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Preparing Middle School Students to Perform Monologues

I recently adjudicated monologues at a Middle School Drama Festival and saw a lot of students trying their very best. They left it all on the table and amazed me.

But I also saw students overcome with nerves, students unable to grow their characters beyond memorizing their lines, and students who couldn’t get out of their own bodies to physicalize the monologue.

When I adjudicate, I’m looking for three things:

  • Confidence
  • Character
  • Character-driven movement

Or more descriptively:

  • An actor with the confidence to sell those two minutes with everything they can muster.
  • A strong three-dimensional character.
  • Gesture and movement that comes from the heart of what that character is going through in the monologue.

These three elements are the bedrock of every great performance – not just in middle school, but on any stage.


It is nerve-wracking to perform in front of others, especially in a competitive environment. Students can practice for days, know that monologue inside out, then lose it all when they step in front of a panel of judges.

I’m terrified of public speaking. It really scares me. But over time I’ve learned what I need to do to overcome my fears and stand on a stage with confidence.


You’ll be amazed at what a little breath control can do. If you have control of your breath, that means you’re calm. It means you will be able to speak in full voice. It means your body is relaxed. These are all necessary elements when you want to perform with confidence.

The nerves usually hit when students are waiting to perform. In a competition situation they may be sitting in the same room with their fellow competitors. Nothing can drain confidence like seeing someone else perform a piece that looks like a winner.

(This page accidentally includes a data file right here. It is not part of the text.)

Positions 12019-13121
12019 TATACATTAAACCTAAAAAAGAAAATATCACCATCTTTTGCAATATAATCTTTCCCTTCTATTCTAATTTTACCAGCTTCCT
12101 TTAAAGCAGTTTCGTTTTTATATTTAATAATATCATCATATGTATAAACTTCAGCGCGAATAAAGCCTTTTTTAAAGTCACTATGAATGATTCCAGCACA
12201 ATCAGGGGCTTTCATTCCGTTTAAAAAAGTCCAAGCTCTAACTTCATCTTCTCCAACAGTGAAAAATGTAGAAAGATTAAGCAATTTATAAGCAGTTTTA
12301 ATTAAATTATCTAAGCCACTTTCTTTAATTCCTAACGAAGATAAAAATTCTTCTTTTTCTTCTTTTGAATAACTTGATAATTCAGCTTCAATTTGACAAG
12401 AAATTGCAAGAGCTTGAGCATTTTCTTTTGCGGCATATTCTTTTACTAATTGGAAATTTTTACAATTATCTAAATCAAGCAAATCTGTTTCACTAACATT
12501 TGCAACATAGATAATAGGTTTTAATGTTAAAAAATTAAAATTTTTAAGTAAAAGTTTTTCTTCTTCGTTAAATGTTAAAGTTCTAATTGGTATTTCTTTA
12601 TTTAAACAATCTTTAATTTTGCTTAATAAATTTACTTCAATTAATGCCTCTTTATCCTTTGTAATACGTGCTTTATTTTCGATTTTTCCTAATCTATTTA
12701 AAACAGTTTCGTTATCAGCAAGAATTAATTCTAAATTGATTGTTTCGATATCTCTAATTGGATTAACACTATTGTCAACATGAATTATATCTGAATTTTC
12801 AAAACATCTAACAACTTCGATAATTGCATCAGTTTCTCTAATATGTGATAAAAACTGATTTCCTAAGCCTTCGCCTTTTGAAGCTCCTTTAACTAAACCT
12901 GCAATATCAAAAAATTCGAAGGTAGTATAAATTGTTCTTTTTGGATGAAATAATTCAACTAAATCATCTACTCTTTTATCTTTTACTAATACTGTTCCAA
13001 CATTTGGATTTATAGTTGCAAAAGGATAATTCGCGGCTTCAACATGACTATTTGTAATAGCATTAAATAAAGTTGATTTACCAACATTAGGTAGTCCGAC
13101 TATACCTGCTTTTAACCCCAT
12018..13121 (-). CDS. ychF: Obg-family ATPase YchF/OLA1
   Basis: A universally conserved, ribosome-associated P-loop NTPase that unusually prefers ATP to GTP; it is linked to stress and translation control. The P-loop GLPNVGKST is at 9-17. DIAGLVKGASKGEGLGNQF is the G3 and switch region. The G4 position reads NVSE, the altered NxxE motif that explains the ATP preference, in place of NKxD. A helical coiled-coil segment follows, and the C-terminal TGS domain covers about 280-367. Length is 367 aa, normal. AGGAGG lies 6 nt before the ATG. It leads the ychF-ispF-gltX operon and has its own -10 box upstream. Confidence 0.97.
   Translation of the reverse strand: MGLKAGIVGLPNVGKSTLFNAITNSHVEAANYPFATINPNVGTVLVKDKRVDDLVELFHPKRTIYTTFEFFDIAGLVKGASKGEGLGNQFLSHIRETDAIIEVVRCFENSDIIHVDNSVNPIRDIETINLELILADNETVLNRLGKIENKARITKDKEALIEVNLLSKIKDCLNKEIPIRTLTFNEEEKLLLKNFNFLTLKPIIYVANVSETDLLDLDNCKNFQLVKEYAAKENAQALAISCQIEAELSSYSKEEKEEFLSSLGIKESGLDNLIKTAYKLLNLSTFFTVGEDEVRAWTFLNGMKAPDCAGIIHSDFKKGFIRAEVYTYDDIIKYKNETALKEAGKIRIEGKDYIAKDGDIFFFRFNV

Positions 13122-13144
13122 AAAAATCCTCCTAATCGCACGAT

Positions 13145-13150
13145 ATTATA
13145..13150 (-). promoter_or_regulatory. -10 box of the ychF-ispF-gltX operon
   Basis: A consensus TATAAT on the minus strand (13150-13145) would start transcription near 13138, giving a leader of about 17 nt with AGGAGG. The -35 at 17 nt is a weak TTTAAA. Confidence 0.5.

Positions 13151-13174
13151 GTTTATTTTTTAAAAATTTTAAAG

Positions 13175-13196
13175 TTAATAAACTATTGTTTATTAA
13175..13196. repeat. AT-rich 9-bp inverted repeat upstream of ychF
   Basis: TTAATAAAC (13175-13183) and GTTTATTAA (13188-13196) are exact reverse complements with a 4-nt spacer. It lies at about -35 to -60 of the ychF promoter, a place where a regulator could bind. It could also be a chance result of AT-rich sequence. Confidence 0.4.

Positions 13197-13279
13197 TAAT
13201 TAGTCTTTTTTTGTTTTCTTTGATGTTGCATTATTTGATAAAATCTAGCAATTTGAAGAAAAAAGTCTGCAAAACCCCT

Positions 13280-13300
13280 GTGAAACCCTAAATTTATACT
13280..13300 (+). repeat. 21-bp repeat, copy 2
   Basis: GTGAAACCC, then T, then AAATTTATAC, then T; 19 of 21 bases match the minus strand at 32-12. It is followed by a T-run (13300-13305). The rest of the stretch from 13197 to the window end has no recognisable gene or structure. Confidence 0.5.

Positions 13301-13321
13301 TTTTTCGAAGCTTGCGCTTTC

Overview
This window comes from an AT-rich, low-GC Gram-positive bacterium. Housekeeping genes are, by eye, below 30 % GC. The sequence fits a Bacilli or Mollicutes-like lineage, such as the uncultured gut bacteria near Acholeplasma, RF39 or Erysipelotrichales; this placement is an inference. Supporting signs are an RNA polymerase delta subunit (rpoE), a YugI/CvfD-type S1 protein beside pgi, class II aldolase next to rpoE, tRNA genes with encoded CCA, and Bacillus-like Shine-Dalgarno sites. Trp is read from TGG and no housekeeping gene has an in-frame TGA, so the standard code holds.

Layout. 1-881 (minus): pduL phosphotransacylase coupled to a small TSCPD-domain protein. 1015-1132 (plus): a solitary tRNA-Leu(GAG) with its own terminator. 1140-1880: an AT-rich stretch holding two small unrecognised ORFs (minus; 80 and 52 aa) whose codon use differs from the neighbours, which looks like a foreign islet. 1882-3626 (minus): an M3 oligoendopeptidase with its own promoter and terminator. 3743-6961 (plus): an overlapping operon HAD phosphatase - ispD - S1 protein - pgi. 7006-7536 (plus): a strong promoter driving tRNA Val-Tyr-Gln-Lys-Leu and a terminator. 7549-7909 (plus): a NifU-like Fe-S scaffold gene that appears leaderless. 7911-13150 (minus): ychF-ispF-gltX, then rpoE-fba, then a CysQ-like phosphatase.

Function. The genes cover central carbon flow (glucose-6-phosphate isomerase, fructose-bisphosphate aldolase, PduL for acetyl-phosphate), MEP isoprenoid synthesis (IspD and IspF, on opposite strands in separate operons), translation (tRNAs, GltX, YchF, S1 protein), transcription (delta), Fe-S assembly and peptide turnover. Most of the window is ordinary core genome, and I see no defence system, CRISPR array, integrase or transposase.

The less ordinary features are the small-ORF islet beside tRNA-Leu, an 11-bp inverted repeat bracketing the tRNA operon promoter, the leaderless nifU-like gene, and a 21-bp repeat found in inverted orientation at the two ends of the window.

The next time your students are waiting to perform encourage them to try these exercises.

  • Sit quietly and close your eyes. Breathe in slowly on a two count and out for a two count. Breathe in slowly on a four count and out for a four count. Breathe in slowly for a six count and out for a six count. Breathe in slowly for an eight count and out for an eight count. For each of these rounds, focus only on the in and out of your breath. Keep your eyes closed and try to block out any outside noise. Count the breath slowly in your head, and above all else, keep your count consistent. Don’t rush. If eight beats is too long, dial it back down to six or four. The aim is not to see how long you can hold your breath, but to maintain control of your inhale and exhale.
  • Say your first line over and over in your head. The first line is always the hardest to get out and the easiest to forget. So repeat that first line like a mantra.
  • Fake it till you make it. When you are afraid, don’t say anything. Don’t let on how scared you are. Especially don’t tell the adjudicators. Don’t use nerves as an excuse. Smile and go on stage and do your best. Never give anyone a reason to second guess your work. Do your best and smile, smile, smile your way through it.

The text of the monologue doesn’t tell you everything you need to know about the character. The more you know, the more the monologue will transcend beyond being just words on a page. As an adjudicator, I don’t want to see an actor performing a monologue. I want to see a character having an experience.

Question and Answer

Have your students answer the following questions about their character:

  • Who is this character? What details do you know about him/her?
  • What details do you need to create to fill in the blanks?
  • Who are they talking to? What is their relationship with that character?
  • Why are they talking? Why is it important to share this monologue?
  • Why is this monologue important for this character?
  • How does the character transform from the beginning of the monologue to the end?

Understanding the “what” in the monologue (i.e. the content) is important, but it’s not as important as the “who” and the “why.” The “who” and “why” are where you find the character’s depth. This will show an adjudicator that you understand your character and the purpose of their monologue.